From 45,000-year-old cave paintings to 21st century space rocket diagrams, illustrations have long played an important role in human communication.
It represents barriers between languages and literacy, allowing people to understand and communicate complex moods and feelings that they cannot express in words. When we were little, we could understand and appreciate the illustrations of Winnie the Pooh and his friends long before we could read Milne’s words.
The word ‘illustrate’ has two main meanings: to create an image of; and to demonstrate or provide an example of. In the context of the web, illustration is part decoration, part emotional signal, which helps to create a particular impression on the user by painting a metaphorical image.
Why use illustrations on a website?
Illustrations provide a useful shorthand means of conveying the mood or tone, the voice of a brand.
One could argue that icons are illustrations because they are pictorial, but they are symbols. Icons can, and usually should, fit stylistically with illustrations, but they are not illustrations in themselves. A symbol is a simplified representation of an object, idea or action. For example, ‘search’ is usually represented by a magnifying glass shape.
Illustrations, on the other hand, are more complex. They convey an underlying emotional quality that connects with the target audience. Illustrations can create a narrative about the subject without the need to add more text. It gives a sense of personality to even the most basic and functional website when used correctly.
Popular types of online illustration
Illustration styles are many and varied, from simple outlines to detailed, full-color, realistic images. And the number of illustrations used varies greatly from site to site.
Different styles evoke different feelings and provoke different responses, so it is important to think carefully when choosing an illustration style. There are two main factors to consider: what the site is for and what kind of character you want to give it.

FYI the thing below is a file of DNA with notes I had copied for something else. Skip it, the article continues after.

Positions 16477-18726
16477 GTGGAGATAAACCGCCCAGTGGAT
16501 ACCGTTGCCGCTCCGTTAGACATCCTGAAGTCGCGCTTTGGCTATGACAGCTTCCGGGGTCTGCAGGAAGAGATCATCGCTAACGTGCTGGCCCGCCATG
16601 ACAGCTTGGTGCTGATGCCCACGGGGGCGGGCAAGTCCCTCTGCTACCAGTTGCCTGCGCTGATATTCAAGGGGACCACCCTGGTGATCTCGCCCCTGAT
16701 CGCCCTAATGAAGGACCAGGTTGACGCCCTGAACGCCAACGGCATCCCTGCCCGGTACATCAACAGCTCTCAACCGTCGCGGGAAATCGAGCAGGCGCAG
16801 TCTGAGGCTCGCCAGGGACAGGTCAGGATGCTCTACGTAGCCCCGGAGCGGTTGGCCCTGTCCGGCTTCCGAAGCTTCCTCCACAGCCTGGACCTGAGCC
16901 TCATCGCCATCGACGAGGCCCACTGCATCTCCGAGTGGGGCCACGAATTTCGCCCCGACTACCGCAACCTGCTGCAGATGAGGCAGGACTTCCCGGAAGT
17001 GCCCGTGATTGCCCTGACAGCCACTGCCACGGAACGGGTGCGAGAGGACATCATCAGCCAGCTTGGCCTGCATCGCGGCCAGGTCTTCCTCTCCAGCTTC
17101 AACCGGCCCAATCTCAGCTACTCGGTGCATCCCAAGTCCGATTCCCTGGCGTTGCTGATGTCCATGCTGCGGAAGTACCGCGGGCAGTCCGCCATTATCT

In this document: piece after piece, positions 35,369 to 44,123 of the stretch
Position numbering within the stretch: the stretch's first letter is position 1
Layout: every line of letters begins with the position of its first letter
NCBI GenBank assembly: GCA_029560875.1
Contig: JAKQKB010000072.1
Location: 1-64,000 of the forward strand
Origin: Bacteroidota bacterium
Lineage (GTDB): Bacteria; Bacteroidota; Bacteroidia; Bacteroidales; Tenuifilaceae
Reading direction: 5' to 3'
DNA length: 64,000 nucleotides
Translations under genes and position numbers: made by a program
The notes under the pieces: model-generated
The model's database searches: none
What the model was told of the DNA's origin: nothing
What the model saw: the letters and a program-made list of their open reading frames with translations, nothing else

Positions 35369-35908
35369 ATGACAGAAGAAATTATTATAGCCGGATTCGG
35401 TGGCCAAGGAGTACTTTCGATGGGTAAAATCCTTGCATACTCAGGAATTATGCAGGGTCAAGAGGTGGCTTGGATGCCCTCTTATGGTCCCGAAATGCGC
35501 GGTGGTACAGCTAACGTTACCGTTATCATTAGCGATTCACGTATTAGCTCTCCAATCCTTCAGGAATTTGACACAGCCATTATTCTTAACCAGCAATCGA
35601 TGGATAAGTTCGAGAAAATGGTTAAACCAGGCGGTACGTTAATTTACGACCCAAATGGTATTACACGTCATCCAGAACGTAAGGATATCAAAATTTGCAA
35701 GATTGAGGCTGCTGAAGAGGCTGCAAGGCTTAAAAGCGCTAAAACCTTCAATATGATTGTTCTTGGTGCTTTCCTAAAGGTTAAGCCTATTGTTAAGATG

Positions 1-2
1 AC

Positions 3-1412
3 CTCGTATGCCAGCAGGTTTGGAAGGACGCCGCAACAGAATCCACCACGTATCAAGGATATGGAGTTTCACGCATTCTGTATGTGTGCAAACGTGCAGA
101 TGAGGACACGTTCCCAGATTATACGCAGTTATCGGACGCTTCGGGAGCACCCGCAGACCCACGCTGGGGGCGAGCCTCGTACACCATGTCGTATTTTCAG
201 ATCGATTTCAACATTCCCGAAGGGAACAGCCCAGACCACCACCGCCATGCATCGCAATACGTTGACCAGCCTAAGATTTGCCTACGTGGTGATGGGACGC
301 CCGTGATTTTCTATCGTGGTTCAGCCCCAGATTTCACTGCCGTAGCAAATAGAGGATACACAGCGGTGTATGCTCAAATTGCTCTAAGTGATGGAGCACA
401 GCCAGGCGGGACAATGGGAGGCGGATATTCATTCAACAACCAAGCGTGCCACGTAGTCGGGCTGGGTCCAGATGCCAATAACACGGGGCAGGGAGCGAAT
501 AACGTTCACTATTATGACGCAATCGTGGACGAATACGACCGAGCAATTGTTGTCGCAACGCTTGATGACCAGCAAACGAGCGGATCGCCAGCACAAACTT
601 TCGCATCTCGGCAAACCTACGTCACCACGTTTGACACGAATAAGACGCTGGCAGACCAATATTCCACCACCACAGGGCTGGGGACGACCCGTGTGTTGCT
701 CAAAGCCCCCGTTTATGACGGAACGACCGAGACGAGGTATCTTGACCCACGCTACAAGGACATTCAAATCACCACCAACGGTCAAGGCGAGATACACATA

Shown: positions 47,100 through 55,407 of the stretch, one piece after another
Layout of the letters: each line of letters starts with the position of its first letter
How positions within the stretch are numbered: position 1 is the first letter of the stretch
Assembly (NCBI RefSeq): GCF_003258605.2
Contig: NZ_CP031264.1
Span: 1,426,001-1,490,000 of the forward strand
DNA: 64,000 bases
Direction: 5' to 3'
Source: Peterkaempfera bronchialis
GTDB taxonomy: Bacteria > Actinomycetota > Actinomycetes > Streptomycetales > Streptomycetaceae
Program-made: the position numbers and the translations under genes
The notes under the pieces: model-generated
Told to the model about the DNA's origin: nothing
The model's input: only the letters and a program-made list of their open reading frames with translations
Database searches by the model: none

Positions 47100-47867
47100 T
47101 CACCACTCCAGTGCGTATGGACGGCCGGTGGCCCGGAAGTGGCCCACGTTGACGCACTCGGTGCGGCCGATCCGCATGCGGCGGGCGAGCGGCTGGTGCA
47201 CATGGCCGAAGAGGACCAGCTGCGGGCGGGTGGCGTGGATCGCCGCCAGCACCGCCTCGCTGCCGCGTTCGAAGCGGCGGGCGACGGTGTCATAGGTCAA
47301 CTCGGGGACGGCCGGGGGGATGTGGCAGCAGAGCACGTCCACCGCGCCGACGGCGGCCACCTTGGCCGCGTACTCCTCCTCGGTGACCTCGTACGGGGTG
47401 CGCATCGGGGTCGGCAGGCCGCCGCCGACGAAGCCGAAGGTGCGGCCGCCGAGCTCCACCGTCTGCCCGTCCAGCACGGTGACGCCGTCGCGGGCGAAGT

It is possible to break things down into broad categories to see what works best in different areas. Let’s see how designers can use illustration to good effect in four categories:
FINANCIAL AND CORPORATE
Financial services, financial technology, enterprise software and larger corporate sites tend to use illustration as a way to humanize themselves. The style tends to be minimalist, using simple shapes in moderation. Another increasingly popular approach in this category is abstract graphics. This is particularly useful when it is difficult to show what is being promoted.
One of the key points with illustration in this type of site is to strike the right balance between friendly, human and accessible on the one hand and serious, reliable and secure on the other.
FOOD AND BEVERAGE
Things get a little freer when it comes to food and drink. Styles vary much more and the personality conveyed can be stronger and more individual. Some still opt for a light touch of illustration, with aspects such as color and type becoming stronger, while in other cases, the illustration becomes much more prominent.
HOSPITALITY AND LEISURE
In this category, what users really want to see are photographs, but illustration can also help. A photograph can only show how something looks, while illustration can add the additional emotional dimension related to an experience.
THE RESPONSIBLE WEBSITE
Sites promoting ethical or sustainable businesses, natural skin care, natural and/or organic food and beverages, vegan products, social responsibility, etc., tend to rely heavily on illustrations, especially if they are reasonably new.
Most often, this is in the form of plant drawings that make a lazy allusion to nature, but it can also involve conveying information in a way that doesn’t feel like a lesson.
Illustration can be a powerful tool in a designer’s arsenal, but it can be difficult to do well because it evokes emotions, and emotions are subjective.
Like typography or color, it should be used appropriately and with care. Sometimes less is more, and sometimes getting the placement right can make the difference between a successful design and a failure.
This is just a selection of the wide range of illustration styles and uses on the web, but we hope it will serve as a starting point when you are considering whether and how to use illustrations in your next project. If you need an agency to take care of this work, at Acorn we have extensive experience in illustrations for web and packaging. Shall we talk?